Men who are at high risk for breast cancer can benefit from doing a male breast self exam
on a regular basis. If breast cancer runs in your family, or you carry the BRCA1 or BRCA2 gene, you have a higher risk of developing male breast cancer.
Male breast self examination (MBSE) is to be performed each month. Knowing your overall health, and what your breast normally feels like is the best way to keep an eye on your breast health. Breast tissue extends from under your nipple and areola up toward your armpit.
1. Make a regular monthly date for your MBSE. Mark the date for your male breast self exam on your calendar. This will help you stay on track and reduce anxiety about normal breast changes.
2. Start in Your Bath or ShowerRun a warm shower or bath. Use soap or bath gel to create a soapy, slippery layer over your breast area. Well-soaped skin will be easier to examine, as it allows your fingers to slide along your skin without rubbing.
3. Check Your Breast Texture
Raise your left arm over your head, and if possible, put your left hand on the back of your head. On your right hand, put your index finger, middle finger, and ring finger together as a group. You will use these three fingers to check your left breast. Check the texture of your left breast by starting at the outer edge. Place your three fingers flat onto your skin, press down and move in small circles. Repeat this all around your breast. Don't rush.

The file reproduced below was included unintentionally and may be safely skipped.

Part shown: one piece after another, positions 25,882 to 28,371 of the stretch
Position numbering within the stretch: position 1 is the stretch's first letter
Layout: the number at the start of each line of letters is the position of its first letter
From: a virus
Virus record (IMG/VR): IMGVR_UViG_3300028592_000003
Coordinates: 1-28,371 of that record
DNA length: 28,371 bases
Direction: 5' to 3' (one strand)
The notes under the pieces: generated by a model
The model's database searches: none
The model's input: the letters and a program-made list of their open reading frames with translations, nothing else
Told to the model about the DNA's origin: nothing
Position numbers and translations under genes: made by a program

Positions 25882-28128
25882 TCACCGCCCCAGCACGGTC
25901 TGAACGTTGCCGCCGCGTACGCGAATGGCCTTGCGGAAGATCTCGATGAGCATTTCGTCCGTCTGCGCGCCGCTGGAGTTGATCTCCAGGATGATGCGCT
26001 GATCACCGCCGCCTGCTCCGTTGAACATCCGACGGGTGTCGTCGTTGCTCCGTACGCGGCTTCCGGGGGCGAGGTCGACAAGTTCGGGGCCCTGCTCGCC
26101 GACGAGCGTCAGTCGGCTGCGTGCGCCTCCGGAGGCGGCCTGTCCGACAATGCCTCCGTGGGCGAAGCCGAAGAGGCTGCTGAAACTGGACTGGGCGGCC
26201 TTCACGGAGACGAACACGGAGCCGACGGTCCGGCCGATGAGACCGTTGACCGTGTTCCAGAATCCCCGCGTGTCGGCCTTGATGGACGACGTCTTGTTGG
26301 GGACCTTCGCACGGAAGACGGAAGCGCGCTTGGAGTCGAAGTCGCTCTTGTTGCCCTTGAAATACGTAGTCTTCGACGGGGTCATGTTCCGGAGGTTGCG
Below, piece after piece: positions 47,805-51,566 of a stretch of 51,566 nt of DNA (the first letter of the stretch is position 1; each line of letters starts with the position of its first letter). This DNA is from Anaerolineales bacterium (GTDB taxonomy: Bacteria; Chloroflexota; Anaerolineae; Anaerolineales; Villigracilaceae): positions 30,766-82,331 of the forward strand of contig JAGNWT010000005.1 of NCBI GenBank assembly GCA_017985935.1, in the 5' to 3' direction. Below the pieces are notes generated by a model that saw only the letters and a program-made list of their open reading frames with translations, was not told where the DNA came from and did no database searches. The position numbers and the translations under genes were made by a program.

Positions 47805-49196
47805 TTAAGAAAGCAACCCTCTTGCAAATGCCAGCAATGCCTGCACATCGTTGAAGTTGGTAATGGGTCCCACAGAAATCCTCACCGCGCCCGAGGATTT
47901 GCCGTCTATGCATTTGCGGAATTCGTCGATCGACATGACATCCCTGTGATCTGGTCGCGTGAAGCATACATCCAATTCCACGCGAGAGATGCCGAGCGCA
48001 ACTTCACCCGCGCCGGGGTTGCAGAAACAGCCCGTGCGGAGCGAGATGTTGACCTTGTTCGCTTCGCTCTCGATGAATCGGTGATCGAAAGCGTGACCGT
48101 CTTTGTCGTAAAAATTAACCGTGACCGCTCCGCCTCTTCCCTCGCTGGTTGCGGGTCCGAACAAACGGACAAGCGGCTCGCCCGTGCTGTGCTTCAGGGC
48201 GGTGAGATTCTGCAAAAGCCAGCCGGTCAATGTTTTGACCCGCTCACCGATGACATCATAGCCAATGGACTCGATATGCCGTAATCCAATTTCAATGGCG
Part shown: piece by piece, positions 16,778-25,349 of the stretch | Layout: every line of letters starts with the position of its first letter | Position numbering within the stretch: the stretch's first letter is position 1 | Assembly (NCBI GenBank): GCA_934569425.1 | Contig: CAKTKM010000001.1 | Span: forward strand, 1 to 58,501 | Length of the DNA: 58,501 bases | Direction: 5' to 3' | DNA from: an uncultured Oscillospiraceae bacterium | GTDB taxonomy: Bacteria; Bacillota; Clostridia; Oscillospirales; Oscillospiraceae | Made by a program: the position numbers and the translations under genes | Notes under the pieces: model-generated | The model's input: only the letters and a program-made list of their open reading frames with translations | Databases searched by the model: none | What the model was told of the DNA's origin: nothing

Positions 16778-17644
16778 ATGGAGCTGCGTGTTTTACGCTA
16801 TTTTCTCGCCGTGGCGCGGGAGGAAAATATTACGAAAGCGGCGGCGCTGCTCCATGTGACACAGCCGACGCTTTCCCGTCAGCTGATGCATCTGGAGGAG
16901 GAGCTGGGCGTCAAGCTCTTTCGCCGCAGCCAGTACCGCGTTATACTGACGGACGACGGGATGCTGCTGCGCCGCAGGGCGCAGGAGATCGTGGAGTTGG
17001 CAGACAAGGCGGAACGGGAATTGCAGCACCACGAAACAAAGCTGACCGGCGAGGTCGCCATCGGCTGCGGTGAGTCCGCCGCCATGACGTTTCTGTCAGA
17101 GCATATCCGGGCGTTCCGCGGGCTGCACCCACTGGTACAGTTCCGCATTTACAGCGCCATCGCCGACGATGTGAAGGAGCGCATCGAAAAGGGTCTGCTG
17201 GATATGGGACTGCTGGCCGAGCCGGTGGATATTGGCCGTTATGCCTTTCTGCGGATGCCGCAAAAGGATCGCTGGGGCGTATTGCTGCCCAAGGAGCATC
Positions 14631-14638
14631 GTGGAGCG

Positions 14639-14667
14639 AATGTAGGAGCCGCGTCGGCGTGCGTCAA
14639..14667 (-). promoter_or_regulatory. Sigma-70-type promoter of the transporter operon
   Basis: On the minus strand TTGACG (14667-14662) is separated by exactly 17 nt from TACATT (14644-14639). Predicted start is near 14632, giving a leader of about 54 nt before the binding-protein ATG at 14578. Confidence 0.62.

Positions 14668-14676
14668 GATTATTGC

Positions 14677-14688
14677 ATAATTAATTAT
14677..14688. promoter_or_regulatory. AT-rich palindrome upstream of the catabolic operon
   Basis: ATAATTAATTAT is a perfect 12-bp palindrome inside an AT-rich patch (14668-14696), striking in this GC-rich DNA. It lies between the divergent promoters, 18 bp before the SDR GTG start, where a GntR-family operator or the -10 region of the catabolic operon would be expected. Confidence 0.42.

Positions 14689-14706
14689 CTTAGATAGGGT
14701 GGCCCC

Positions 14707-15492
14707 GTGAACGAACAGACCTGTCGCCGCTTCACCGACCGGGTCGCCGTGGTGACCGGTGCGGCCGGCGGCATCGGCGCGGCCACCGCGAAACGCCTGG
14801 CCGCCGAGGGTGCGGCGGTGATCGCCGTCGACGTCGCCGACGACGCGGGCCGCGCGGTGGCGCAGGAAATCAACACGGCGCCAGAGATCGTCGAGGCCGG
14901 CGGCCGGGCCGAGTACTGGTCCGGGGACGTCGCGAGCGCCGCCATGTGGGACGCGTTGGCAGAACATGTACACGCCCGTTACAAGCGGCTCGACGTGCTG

4. Check Your Nipple
Male Breast Self Exam MBSE
Check your nipple by gently squeezing it between your index and ring fingers. Look for any discharge, puckering, or retraction (pulling inward).
5. Check Both SidesReverse your hands and check your right breast, using the same methods as Steps 3 and 4. Both breasts must be checked.
6. Visual ExaminationRinse yourself off and dry with a towel. Stand before a mirror which is large enough for you to see both breasts. Take note of any asymmetry and skin changes (rash, puckers, dimples).
7. How to Handle a Lump
Remember that most lumps in male breasts are due to gynecomastia
, which is a benign condition. In addition, 80% of all breast lumps are not cancerous. But if you do feel any change in your breasts that causes concern, see your doctor for a clinical breast exam.